Continued isolation of Caterpillar strike poses grave danger to workers
5 July 2012
Now in its tenth week, the machinist strike at the Caterpillar plant in Joliet is in grave danger. Caterpillar has brought in strikebreakers from other states, and at a job fair last week, CAT is hiring temporary workers from the Joliet area. No new negotiations have been scheduled.
As Caterpillar’s strikebreaking efforts mount, the International Association of Mechanists (IAM) has held two protests at company headquarters in an effort to convince Caterpillar shareholders to pressure the company on behalf of the striking workers. Striking workers, who are under enormous economic pressures, are feeling the extreme isolation of this strike and are aware of the danger of defeat that is posed by that isolation. They are told these protests are a way the union is getting the word out about their struggle for a decent living.
But instead of extending the Joliet workers’ struggle to other Caterpillar workers—including those at the Peoria headquarters, let alone at the other plants—the union makes an appeal to the conscience of shareholders, whose financial interest is in the continuation of CAT’s record profit-taking, guaranteed by the company’s ruthless pursuit of low wages and meager benefits.
These protests are exactly the opposite of mounting a struggle within the working class.
In order to cover over their own culpability in isolating the strike, the IAM also issued a leaflet denouncing workers for crossing the picket line. “We are in this fight together, and we must stand together if we are to come out of this with a contract we can live with,” the union declared.
In fact, the IAM, along with the United Auto Workers, is ensuring that the Caterpillar workers are standing in isolation from their brothers and sisters throughout the company and industry. If there are workers who are returning to work, the fundamental responsibility lies with IAM, which rejects any struggle to mobilize the working class as a whole against the strike breaking operations of the company.
The language of the leaflet, moreover, makes clear that the union is preparing to accept massive concessions. This is what is meant by a “contract we can live with.”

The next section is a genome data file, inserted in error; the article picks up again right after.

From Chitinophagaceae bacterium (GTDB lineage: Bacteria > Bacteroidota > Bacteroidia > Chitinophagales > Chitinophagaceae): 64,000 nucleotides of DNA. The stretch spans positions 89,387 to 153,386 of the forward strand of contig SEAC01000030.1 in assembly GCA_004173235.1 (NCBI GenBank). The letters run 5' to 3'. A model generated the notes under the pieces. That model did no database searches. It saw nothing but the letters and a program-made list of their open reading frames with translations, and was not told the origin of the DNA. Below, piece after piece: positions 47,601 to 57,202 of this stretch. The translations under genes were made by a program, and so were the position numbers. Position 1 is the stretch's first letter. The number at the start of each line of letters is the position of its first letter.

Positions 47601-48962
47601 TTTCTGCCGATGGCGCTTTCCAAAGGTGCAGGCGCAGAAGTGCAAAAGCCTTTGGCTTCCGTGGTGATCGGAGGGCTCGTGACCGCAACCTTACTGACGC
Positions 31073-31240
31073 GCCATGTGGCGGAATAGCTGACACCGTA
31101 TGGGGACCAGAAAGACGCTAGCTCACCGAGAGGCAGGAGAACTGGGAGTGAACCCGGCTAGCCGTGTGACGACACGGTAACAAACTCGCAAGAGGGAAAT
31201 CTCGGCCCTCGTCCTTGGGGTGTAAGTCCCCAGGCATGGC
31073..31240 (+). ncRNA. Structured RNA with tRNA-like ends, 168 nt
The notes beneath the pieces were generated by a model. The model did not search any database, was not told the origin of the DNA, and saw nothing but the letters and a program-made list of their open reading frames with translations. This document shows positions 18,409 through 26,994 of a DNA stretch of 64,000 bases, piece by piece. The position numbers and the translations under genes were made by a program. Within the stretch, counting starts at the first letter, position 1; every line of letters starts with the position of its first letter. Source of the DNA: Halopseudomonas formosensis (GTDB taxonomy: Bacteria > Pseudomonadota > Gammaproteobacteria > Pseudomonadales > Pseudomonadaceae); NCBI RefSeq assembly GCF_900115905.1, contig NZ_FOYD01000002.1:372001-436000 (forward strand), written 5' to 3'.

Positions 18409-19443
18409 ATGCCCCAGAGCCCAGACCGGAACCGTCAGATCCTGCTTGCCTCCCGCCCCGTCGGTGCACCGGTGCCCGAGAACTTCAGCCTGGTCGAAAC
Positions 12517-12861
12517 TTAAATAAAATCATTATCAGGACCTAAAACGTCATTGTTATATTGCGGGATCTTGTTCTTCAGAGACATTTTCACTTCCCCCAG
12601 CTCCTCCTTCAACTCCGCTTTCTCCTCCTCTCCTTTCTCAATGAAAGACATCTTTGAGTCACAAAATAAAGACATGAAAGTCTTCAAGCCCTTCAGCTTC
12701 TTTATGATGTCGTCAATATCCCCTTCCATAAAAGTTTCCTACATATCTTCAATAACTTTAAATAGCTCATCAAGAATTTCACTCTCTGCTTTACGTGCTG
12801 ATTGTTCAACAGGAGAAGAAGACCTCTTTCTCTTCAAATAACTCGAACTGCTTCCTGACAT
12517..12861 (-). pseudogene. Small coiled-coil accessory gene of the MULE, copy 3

The shareholder protests employed by the IAM have a long history, and conducting them is now quite a lucrative industry. Former union organizers who pioneered the tactic now operate successful consulting firms which manage the protest campaigns.
The corporate campaign tactic was developed by the middle-class left through the 1970s and particularly the 1980s, and used by the growing trade union bureaucracy to divert workers’ struggles away from broad, mass mobilization against strikebreaking. Instead, through various protest stunts, pressure was to be applied to stockholders and advertisers in order to convince corporations to let up in their attacks on workers. The primary goal of this new tactic was to divert worker militancy away from a struggle to halt production at the companies being struck.
Most prominent among the corporate campaign leaders is Ray Rogers, who formed the consulting firm Corporate Campaigns, Inc. CCI was involved in a series of defeated strikes in the 1980s, at Hormel, International Paper, A.E. Staley and Eastern Airlines. In each case, either the union was broken or workers returned to work with onerous concessions.
The corporate campaign is often accompanied by civil disobedience stunts and consumer boycotts. Another diversionary tactic is the so-called “in plant” strategy employed by the United Auto Workers in the early 1990s. The UAW justified calling off a strike against Caterpillar by claiming they would continue the struggle inside the plant with a work-to-rule effort, which was supposed to cover the UAW’s capitulation to the demands of Caterpillar management.
In light of the ruthless attacks on wages and pensions, the protest tactics, the pushing through of concessionary agreement after concessionary agreement, and the near-total drop off in strike activity are the results of the union executives’ collusion with management in a climate of global capitalist competition.
The trade unions’ support for the Democratic Party, a party of big business, is crucial to understanding their class orientation. The Obama administration’s policies are behind the aggressive push to lower wages, and the AFL-CIO has endorsed Obama for re-election this year. The union ultimately agrees with the wage-lowering policies established by the Obama administration’s restructuring of the Big Three automakers.
The real allies of the working class are other workers, youth, struggling families. The striking workers have said on many occasions they are not striking only for themselves, but for all workers. They must take the conduct of this strike out of the hands of the union and broaden it to other Caterpillar plants and to the working population through the formation of rank and file committees.
Such a strategy must be connected with a political offensive of the entire working class against the capitalist system and both big business parties, which are equally committed to the impoverishment of the working class to defend the profit interests of the giant corporations.